Hedge funds have been the acknowledged kings of Wall Street for some time. Despite their poor performance in October there is rash of evidence that they will not be dethroned any time soon.

Gregory Zuckerman and Ian McDonald in the Wall Street Journal report that many large, high profile, hedge funds are taking steps to avoid SEC registration as investment managers. This effort may undermine the SEC’s effort to regulate the industry.

The fund firms are doing this a loophole the SEC left in their regulations. By extending their ‘lock-ups’, or the amount of time an investor is required to keep their money in a particular fund, the hedge funds are able to bypass registration altogether. The loophole was put in originally to keep private equity and venture capital firms out of the SEC’s reach.

“We have seen a rise in the number of firms asking for two-year lockups and the driver of that is probably the SEC requirements,” says Thomas Schneeweis, director of the Center for International Securities and Derivatives Markets at the University of Massachusetts. “If you can pull it off, let’s face it, you’d do it.”

The anticipated flood of registrations has not yet hit the SEC. This is due in part to these adjustments as well as good old-fashioned procrastination. It is unlikely that Wall Street firms care one way or another, because hedge funds have become such a large part of their businesses.

Michael Scotti in Traders magazine reports on the growing influence of hedge funds on Wall Street. The article is interesting in large part because it attempts to measure the extent of hedge funds’ growing importance.

How important have hedge funds been over the last few years? “They are the life blood of our industry,” commented one brokerage firm executive. He added that it has been hedge fund trading that has kept many firms in the black in recent years. “They kept us afloat.” Other executives agreed. “Where would institutional equity trading be today without hedge funds?” asked one executive. He pointed out that, in recent years, the order flow from traditional money managers has declined dramatically from the heyday of the late-90s. Also, some of these same institutions have cut their commission rates, due to regulatory and board pressures. These factors have forced them to take a backseat to hedge funds at brokerage firms.

Hedge funds have influenced a wide range of services that Wall Street firms offer. From trading, technology, research and securities lending. Although it is estimated that hedge funds now make up 30% of equity volume, securities lending is where Wall Street makes a lion’s share of its profits from hedge funds.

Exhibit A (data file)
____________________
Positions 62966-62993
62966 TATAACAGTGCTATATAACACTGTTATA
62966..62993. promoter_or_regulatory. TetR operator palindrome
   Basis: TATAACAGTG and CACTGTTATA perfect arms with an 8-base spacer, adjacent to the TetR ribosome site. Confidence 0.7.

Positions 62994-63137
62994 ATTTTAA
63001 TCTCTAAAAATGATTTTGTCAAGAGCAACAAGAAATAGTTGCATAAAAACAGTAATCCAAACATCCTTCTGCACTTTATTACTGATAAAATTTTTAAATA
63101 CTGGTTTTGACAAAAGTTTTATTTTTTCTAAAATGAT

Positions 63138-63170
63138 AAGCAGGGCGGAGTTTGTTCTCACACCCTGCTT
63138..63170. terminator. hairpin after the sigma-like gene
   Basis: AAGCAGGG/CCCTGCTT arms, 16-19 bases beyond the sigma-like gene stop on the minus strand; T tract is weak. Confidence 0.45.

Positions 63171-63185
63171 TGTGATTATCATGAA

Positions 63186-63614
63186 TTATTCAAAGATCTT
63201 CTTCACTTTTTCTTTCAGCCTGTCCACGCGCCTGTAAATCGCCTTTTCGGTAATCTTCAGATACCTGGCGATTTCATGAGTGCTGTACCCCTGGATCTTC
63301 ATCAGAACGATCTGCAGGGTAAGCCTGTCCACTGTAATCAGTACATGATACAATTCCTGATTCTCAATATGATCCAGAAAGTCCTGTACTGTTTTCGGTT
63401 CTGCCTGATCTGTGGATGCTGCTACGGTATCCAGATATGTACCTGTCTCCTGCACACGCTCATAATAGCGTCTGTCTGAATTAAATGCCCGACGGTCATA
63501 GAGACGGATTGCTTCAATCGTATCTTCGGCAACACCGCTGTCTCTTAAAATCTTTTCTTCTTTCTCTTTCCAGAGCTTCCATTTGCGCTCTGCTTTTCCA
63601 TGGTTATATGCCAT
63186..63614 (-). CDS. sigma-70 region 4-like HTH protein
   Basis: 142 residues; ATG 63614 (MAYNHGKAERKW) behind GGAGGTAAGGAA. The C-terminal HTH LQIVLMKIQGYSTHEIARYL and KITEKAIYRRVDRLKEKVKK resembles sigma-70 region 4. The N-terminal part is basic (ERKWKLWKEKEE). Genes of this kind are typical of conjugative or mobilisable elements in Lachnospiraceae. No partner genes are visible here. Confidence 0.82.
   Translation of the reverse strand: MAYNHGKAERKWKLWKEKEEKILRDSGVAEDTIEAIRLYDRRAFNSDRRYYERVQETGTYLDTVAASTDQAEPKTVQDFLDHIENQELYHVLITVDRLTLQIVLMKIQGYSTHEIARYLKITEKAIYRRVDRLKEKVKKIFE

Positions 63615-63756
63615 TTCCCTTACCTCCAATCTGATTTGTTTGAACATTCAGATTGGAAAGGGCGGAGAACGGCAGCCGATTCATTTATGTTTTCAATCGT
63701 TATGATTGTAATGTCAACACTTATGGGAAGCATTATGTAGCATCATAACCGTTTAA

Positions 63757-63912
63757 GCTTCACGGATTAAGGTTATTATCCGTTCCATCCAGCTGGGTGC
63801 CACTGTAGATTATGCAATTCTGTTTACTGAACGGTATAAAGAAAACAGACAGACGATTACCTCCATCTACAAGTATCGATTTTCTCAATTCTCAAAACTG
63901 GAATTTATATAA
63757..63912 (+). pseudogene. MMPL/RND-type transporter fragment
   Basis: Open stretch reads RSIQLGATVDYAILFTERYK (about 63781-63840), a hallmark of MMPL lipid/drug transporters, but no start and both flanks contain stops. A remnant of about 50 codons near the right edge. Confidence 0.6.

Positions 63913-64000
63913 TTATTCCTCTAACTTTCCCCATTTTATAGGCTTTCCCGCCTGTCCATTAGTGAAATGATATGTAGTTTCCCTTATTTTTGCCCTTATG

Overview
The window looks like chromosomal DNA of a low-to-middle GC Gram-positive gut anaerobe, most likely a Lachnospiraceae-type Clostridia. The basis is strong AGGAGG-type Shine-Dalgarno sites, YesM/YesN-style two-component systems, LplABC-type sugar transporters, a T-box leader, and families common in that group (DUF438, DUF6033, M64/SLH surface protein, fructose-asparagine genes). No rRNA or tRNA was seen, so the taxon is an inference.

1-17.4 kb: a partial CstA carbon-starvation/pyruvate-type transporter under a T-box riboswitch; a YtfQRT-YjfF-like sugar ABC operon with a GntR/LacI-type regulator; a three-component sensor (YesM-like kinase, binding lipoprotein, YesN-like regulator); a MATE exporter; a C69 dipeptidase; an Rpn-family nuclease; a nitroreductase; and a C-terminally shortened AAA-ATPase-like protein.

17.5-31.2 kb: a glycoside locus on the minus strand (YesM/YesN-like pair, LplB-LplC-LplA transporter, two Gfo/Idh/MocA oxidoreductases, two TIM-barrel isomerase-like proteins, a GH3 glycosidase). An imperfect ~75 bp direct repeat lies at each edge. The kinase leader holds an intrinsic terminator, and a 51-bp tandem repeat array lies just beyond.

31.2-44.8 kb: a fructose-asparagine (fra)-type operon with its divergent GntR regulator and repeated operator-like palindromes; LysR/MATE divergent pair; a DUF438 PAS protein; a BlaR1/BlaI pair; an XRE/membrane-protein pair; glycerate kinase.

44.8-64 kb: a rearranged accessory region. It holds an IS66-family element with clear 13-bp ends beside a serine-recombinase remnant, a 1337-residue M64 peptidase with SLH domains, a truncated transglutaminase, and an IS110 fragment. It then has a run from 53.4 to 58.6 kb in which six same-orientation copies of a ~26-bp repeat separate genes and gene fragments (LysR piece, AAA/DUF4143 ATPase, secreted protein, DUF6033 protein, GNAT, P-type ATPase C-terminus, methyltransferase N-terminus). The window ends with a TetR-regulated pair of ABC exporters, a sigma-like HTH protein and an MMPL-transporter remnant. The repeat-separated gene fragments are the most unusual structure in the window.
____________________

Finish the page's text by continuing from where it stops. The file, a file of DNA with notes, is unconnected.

Hedge funds have changed Wall Street in that they have become the dominant pools of liquidity:

Today’s hedge funds are acting much like the Nasdaq wholesalers of the 1990s. So says Rob Hegarty, who heads the consultancy Tower Group’s securities and investments practice. The primary reason is that hedge funds are huge engines of liquidity. “They are trading for different reasons, but they are providing capital, taking on positions and creating tremendous turnover like the Troster Singers and the Mayer & Schweitzers used to,” Hegarty said. The difference, however, is that hedge funds are not required to make two-sided markets, which gives them the benefits without the burdens, he added.

How long hedge funds continue to dominate is an open question, however smart investors are always thinking about how to take advantage of changing circumcstances. Roger Nusbaum writing at RealMoney.com notes that there will soon be an ETF that tracks the returns on the brokerage sector. State Street Corp. (STT) has filed an application with the SEC for an ETF on the Keefe Bruyette Woods Capital Markets Index (KSX). The health of Wall Street is now ever more entwined with that of hedge funds. This ETF is one way investors can make a bet on the resilience of the hedge fund boom.

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